In The Drifter (Putnam), the debut thriller by Nicholas Petrie, a veteran still struggling with his time in Iraq and Afghanistan helps a fallen comrade’s wife get rid of vicious dog.  But things get complicated when he finds a suitcase full of money and explosives under her porch.  Betsy Burton says Petrie “is good with words and his narrative has a hard-driving thrust that keeps the pages turning and nerves jangling.”

Books & Beats: January 23, 2016

Jan 22, 2016
Courtesy of the Artist

The Road to Little Dribbling: Adventures of an American in Britain (Doubleday) is the latest book from famed humorist Bill Bryson, in which he travels the farthest possible distance between two points in Britain—going by car, bus, train, and on foot.  In her review, Betsy Burton says reading Bryson is “not just a pleasure but a learning experience of the highest order[.]”

Books & Beats: January 16, 2016

Jan 15, 2016
Courtesy of the Artist

In Your Heart is a muscle the Size of a Fist (Lee Boudreau Books), the debut novel by Sunil Yapa, Victor, who’s been roaming the globe since he was sixteen and hasn’t seen his parents in years, is living under an overpass in Seattle in 1999.  From there, he sees an historic protest.  Betsy Burton says Yapa’s book “brims with compassion for the worst of its characters and also asks the unanswerable questions at the heart of our existence, then and now.”

Books & Beats: January 2, 2016

Dec 31, 2015
Courtesy of the Artist

With a wink to one of the late rapper Biggie Smalls’s several monikers, The Notorious RBG: The Life and Times of Ruth Bader Ginsburg (Dey Street Books), a biography co-written by Irin Carmon and Shana Knizhnik, chronicles the life of the second woman to be appointed to the U.S. Supreme Court from her childhood to the present.  In her review, Betsy Burton says, “The notorious and determined RBG has become my version of a superhero, saving the fate of man—and woman—kind.

Books & Beats: December 26, 2015

Dec 24, 2015
Courtesy of the Artist

Pulitzer-prize winning author Anthony Doerr’s first novel was About Grace (Penguin Books).  In it, protagonist David Winkler is troubled by dreams of his daughter’s death; he leaves his family to keep her safe.  The book’s been selected by the Indie Backlist Revisit and Rediscover Program.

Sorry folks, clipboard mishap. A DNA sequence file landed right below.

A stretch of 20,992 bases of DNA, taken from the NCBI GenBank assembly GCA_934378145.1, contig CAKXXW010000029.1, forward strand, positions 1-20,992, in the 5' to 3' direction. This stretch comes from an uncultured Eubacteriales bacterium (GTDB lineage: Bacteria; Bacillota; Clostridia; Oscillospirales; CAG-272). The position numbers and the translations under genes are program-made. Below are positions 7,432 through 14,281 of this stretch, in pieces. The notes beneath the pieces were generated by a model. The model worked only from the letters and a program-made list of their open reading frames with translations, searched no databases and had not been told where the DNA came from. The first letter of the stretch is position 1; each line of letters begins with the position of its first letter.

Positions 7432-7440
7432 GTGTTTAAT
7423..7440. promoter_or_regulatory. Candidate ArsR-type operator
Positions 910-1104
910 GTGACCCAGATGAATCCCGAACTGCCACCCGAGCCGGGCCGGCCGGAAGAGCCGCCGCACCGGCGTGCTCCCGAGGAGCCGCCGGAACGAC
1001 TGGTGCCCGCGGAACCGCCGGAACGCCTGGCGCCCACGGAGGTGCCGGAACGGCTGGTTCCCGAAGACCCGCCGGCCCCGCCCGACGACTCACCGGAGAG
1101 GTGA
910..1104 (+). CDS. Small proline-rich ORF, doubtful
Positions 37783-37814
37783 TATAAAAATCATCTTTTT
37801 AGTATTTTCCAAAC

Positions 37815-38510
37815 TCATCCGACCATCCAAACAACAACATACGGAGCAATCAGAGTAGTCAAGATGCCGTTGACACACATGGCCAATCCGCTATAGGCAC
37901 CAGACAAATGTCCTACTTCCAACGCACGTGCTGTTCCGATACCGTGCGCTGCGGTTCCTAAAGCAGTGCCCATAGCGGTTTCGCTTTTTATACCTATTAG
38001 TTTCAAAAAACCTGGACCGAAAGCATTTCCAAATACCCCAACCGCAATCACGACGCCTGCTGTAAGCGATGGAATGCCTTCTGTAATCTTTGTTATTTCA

Books & Beats: December 19, 2015

Dec 18, 2015
Courtesy of the Artist

Home is Burning (Flatiron Books) is Dan Marshall’s memoir of coming of age in Utah in the 1980s.  In her review, Betsy Burton says the book “will resonate in ways that might make you flinch or cry but will also make you laugh,” especially if you grew up non-Mormon in Salt Lake City.

Then, Austen Diamond couldn’t fit nearly all of his favorite albums from 2015 in the time allotted.  So he narrowed it down to these three:

Books & Beats: December 12, 2015

Dec 11, 2015
Courtesy of the Artist

When is a newspaper reporting the news, and when is it inventing the news?  That’s the question posed by Umberto Eco’s new thriller Numero Zero (Houghton Mifflin Harcourt).  In her review, Betsy Burton says, “Eco’s short but excellent book is more cautionary tale than suspense novel and satire is at its center.”

Books & Beats: December 5, 2015

Dec 4, 2015
Courtesy of the Artist

In The Witches: Salem, 1692 (Little Brown), author Stacy Schiff re-examines the infamous Salem Witch Trials, stripped of the ideas brought to us by writers like Arthur Miller (“The Crucible”) and, as Betsy Burton says, “historians with axes to grind. […] Schiff places the events of that year squarely in the context of history, giving us the facts and also the social and political backdrop so that we come to understand the universe her characters inhabit.”